16 June, 2010

Bloody Sunday

There is an old joke that as a plane lands in Belfast the captain says ‘and for those of you who want to adjust your watches, put them back 200 years.’ For now we are looking at 38 years ago, although the origins of the matter lie further back, and the resentment will last into the future.

The Bloody Sunday enquiry, investigating the deaths of 14 civilians in a riot in 1972, must leave non-British observers in confusion. There was an investigation by the Lord Chief Justice, Lord Widgery, immediately afterwards which said the soldiers’ behaviour ‘bordered on the reckless’.

Then in 1998 the new Prime Minister Tony Blair instigated a new enquiry, headed by Lord Savile. That enquiry has now been completed. It took 12 years and cost a bit short of £200 million.

The principal finding of the Savile enquiry seems to be that none of the rioters were armed.

But someone was.

In an article in the Daily Mail, General Sir Michael Rose, who as a junior officer was on the scene that day, says

‘It was the IRA who started firing with the Thompson sub-machine gun..

..There was no doubt that the IRA gunmen were firing from their positions on the galleries of the flats opposite..’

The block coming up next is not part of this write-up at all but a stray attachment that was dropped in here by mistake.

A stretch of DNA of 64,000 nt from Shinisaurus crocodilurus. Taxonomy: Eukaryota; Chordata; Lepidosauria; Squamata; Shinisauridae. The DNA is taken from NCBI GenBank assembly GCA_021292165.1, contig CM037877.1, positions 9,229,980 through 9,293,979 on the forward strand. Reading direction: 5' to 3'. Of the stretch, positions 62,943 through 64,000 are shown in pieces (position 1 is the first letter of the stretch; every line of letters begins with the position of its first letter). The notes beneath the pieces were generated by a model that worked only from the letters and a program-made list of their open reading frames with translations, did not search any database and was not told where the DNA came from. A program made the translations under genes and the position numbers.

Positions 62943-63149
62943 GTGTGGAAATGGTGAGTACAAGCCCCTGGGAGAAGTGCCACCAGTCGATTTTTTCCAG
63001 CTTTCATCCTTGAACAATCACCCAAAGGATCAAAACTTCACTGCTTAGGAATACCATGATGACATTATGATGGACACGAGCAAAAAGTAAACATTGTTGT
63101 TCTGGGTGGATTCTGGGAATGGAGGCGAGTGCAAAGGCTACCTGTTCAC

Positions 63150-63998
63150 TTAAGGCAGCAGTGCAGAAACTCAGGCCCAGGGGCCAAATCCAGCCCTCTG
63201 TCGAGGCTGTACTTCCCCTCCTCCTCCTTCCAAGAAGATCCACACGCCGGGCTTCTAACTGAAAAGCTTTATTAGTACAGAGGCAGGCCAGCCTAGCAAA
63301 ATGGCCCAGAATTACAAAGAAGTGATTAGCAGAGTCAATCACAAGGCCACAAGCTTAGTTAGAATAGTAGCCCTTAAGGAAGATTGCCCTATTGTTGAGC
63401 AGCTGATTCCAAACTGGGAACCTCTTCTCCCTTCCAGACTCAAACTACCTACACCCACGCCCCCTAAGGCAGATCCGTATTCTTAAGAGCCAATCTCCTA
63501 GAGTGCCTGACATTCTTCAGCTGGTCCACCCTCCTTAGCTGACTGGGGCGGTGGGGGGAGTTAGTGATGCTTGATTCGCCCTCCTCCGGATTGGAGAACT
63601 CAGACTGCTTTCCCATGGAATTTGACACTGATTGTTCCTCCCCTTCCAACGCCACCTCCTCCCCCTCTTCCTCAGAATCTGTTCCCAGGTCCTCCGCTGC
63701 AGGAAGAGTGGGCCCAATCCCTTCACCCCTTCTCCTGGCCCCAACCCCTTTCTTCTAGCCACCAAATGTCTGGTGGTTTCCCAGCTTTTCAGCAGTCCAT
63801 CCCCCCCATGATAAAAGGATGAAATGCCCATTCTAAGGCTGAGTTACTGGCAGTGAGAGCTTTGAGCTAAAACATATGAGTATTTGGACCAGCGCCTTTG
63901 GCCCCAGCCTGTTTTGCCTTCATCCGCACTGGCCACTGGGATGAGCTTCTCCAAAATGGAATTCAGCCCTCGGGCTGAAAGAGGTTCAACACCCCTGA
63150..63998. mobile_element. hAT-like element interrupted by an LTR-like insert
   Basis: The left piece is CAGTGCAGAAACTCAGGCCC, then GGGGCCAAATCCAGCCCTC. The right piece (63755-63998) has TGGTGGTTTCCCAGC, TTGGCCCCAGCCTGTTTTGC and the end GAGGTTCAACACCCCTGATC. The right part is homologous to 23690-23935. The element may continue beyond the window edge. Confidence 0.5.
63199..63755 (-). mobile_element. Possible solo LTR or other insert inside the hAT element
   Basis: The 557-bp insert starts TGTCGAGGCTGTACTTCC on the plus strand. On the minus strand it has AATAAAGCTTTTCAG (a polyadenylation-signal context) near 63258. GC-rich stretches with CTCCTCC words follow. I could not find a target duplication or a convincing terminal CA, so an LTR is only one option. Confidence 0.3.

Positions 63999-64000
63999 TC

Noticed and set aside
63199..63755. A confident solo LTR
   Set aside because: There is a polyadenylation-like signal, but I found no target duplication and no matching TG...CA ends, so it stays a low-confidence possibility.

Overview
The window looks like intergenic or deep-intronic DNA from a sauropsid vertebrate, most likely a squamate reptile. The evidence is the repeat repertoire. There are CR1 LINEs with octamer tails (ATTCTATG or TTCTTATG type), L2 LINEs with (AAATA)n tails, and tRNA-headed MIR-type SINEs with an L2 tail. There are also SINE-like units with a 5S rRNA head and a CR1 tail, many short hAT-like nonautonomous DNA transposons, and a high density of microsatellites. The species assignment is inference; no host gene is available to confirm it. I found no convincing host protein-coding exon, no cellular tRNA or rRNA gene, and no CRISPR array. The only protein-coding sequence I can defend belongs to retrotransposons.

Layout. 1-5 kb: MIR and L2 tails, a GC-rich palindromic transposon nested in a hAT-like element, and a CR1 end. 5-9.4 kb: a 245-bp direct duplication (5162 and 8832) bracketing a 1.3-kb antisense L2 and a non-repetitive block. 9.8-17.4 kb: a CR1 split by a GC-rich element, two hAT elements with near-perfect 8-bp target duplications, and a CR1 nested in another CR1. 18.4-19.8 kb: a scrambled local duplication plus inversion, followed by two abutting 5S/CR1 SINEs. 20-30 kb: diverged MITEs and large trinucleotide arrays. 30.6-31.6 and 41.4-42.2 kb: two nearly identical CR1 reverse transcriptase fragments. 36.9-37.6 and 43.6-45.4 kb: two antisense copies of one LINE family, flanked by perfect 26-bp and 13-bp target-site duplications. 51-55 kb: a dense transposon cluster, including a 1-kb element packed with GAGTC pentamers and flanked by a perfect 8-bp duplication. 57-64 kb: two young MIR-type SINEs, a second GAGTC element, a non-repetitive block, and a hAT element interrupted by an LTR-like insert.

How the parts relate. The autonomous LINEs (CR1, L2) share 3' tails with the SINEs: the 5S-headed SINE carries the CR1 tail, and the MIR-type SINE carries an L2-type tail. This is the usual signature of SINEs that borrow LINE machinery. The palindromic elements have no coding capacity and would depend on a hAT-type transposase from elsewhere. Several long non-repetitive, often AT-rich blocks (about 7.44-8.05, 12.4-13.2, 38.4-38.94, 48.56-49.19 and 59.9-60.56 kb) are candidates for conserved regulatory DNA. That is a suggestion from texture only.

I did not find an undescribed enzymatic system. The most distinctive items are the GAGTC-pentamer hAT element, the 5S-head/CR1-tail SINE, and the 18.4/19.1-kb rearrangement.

Six of one and half a dozen of the other? Not really. The paras were wrong to shoot at unarmed civilians (but right to shoot at armed gunmen) and we simply cannot have our armed forces killing unarmed people without the most rigorous scrutiny of their actions. I find the oft quoted cost of the Enquiry irrelevant; if truth is expensive we still have to have it.

But here I think the matter should end. These were young soldiers, following unwise orders to tear down the barricade and attack the rioters (who were throwing nail bombs by the way). Martin McGuiness, now Deputy Prime Minister of Northern Ireland, has admitted he was No.2 in the IRA in Derry at the time. The Savile Report says he might well have been there, holding that sub-machine gun. In what other area of politics could a man admit to having been a terrorist, responsible for the deaths of innocent people, and not resign? Nowhere but Northern Ireland. Northern Ireland is different.

Tony Blair ordered this enquiry because he had been told by the Irish Prime Minister that it was necessary for the Peace Process. Perhaps it was. I hope it has satisfied some grievances, lit up some dark areas. But it should stop there.

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